The Bank of England has held interest rates at 0.1% amid uncertainty over the UK’s economic recovery from the coronavirus pandemic.
The Bank’s Monetary Policy Committee (MPC) voted unanimously to keep the rate at this level, saying the country’s economic outlook remains ‘unusually uncertain’ as the pandemic’s impact continues and Brexit negotiations go less smoothly than expected.
Here, Which? looks at the impact that coronavirus and Brexit could have on interest rates, and what that means for you.
Why the base rate matters
The Bank of England base rate influences how much banks and other lenders charge customers to borrow money, and the amount of interest they pay on savings.
A lower base rate generally means lower interest on savings, so your pot will grow a little more slowly. But mortgage and loan interest rates are likely to drop too, making it cheaper to borrow.
Higher base rates usually mean that savings interest grows faster, but mortgages and loans become more expensive.
The table below has the base rate and the average standard variable mortgage rate since October 2016, for comparison.
The Bank of England changes the rate to help keep inflation at around 2%, which is considered a sustainable level, raising and lowering it in line with current events. It kept the rate the same for years after the 2008 crash, but Brexit – and now coronavirus – have forced the Bank to make quick and dramatic changes.
Coronavirus crashes interest rates to record low
The pandemic’s spread in March caused the Bank of England to make two major cuts to its base rate in rapid succession.
On 11 March it cut the rate from 0.75% to 0.25% – a record low at the time. Just eight days later, the Bank slashed it even further to 0.1%, where it remains today.
Decisions about the base rate are usually made during scheduled MPC meetings, like the one that took place before today’s announcement. But March’s two cuts were made at emergency meetings called in coronavirus’s wake. These were the first emergency MPC meetings since the 2008 financial crisis.
The MPC changes the base rate with the intention that this will help ‘sustain growth and employment’. However, coronavirus continues to hamper both.
Thousands of jobs have already been lost, and mass unemployment is expected when the furlough scheme ends in October.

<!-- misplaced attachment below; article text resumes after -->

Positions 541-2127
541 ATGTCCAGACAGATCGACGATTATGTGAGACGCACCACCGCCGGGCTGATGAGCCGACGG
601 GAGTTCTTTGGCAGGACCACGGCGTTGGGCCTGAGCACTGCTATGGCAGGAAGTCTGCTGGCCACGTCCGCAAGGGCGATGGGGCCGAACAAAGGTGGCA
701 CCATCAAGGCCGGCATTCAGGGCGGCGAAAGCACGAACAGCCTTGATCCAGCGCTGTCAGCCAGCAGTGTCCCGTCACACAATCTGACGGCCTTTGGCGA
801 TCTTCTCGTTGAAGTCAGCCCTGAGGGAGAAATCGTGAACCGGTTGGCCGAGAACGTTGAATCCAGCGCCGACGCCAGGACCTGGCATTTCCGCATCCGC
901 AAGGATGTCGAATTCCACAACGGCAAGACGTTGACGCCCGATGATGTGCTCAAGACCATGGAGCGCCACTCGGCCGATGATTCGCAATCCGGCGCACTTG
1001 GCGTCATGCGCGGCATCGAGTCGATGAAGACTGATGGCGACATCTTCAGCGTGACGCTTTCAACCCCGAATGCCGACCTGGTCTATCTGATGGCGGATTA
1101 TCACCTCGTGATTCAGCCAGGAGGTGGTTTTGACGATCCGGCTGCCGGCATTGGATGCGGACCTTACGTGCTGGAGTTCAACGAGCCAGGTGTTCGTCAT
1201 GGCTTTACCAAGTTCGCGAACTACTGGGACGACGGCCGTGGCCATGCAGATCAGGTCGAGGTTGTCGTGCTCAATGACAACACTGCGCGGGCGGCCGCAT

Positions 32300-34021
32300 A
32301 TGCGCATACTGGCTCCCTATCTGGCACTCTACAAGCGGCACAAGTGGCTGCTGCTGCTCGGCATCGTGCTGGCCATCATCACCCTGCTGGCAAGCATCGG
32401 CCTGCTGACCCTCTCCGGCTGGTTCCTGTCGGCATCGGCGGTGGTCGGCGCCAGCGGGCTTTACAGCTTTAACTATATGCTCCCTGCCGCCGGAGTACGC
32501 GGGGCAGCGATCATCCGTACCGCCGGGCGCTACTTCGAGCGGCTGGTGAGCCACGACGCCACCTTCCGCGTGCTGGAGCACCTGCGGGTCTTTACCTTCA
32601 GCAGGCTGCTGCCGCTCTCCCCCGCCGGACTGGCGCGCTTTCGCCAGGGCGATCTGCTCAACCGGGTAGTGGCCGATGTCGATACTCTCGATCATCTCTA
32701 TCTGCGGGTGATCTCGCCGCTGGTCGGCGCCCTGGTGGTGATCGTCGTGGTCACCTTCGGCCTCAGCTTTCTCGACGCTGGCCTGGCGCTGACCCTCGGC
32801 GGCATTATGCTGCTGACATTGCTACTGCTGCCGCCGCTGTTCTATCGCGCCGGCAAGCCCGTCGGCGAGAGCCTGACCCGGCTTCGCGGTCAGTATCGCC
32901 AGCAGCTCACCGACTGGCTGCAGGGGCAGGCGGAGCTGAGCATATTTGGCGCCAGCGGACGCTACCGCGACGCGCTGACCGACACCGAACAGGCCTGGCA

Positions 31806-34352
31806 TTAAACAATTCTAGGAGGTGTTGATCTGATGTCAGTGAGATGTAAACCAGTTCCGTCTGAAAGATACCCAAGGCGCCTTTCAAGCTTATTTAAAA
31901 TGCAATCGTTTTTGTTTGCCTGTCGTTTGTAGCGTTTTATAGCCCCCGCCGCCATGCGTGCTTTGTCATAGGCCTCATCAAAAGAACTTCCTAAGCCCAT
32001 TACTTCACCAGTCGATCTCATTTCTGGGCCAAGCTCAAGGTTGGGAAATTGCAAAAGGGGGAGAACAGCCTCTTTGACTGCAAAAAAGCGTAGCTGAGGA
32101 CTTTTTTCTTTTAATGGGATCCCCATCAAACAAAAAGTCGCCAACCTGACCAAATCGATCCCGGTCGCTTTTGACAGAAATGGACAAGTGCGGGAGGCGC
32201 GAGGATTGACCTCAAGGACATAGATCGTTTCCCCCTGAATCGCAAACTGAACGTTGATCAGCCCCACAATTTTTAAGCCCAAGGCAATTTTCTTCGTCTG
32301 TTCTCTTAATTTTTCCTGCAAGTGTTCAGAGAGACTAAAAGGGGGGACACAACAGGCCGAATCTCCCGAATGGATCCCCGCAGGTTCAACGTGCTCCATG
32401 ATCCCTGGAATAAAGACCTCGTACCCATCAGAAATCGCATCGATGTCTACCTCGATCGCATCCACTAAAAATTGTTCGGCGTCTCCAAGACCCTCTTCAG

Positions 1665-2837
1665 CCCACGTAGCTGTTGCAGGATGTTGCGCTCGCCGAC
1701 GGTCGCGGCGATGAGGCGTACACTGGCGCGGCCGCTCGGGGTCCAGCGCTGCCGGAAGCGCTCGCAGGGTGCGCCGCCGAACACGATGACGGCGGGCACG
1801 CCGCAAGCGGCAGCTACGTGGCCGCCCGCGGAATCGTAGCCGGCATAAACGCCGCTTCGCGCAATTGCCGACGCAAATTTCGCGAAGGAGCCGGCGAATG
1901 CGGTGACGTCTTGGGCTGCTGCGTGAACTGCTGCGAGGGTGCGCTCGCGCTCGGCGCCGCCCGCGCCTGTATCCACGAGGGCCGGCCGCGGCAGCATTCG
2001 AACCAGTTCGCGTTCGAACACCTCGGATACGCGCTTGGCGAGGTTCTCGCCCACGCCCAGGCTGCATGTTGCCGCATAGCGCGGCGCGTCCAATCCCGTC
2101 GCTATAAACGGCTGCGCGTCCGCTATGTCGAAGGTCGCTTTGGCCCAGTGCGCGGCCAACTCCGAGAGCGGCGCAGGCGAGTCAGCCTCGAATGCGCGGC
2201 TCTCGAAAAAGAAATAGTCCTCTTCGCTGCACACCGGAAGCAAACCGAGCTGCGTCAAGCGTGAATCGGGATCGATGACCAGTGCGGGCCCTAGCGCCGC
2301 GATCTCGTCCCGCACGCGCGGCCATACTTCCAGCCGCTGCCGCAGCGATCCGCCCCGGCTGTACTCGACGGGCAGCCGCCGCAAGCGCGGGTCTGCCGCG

The UK officially entered a recession in August, with Gross Domestic Product (GDP) plummeting to its lowest level on record.
This alone would be enough uncertainty for the Bank of England to deal with. But as the minutes of the latest MPC meeting note, Brexit is also a concern.
How Brexit influenced interest rates
The Bank’s two emergency cuts in March were unrelated to Brexit. At that time – and indeed right up until August – the MPC was working on the assumption of a smooth transition to a free trade deal with the EU in January 2021.
However, recent decisions by the UK government, including a controversial internal market bill that the government has admitted will break international law, have thrown this into question.
Exchanges between UK and EU negotiators have become heated in recent weeks, with Boris Johnson saying the country will leave without a trade deal if a free trade agreement isn’t reached by 15 October.
The MPC’s September minutes make reference to ‘recent Brexit developments’ weakening the pound and causing concerns in the market. But it doesn’t say it has dropped its assumption of a free trade deal, only that it will consider ‘economic issues relating to Brexit’ ahead of its November meeting.
Before the pandemic, Brexit did drive the Bank to change interest rates. Just after the referendum, in August 2016, the base rate fell from 0.5% to 0.25%. It was the first time the rate had changed since March 2009.
Since then, the rate was actually raised to 0.75%, where it stayed until March, although policymakers were still watching Brexit developments carefully.
With EU trade talks still underway, and more to come with other countries, Which? has set up the National Conversation on Trade to give people from all walks of life a say on what they want from the UK’s post-Brexit trade deals.
Will interest rates turn negative?
The Bank of England said in June it was considering introducing a negative interest rate to help boost the UK economy in the future. And it reaffirmed this today in its minutes.
This would be the first time the rate had dropped below zero in the country’s history, and it would have wide-ranging effects. Potentially, it could even mean you’d have to pay your bank to hold onto your cash.
Savings rates, already in decline, have fallen steeply since the base rate was reduced to 0.1% in March. Negative interest rates could make high-returns savings accounts even harder to come by.
On the flipside, borrowing could become cheaper, which would be good news for people with mortgages.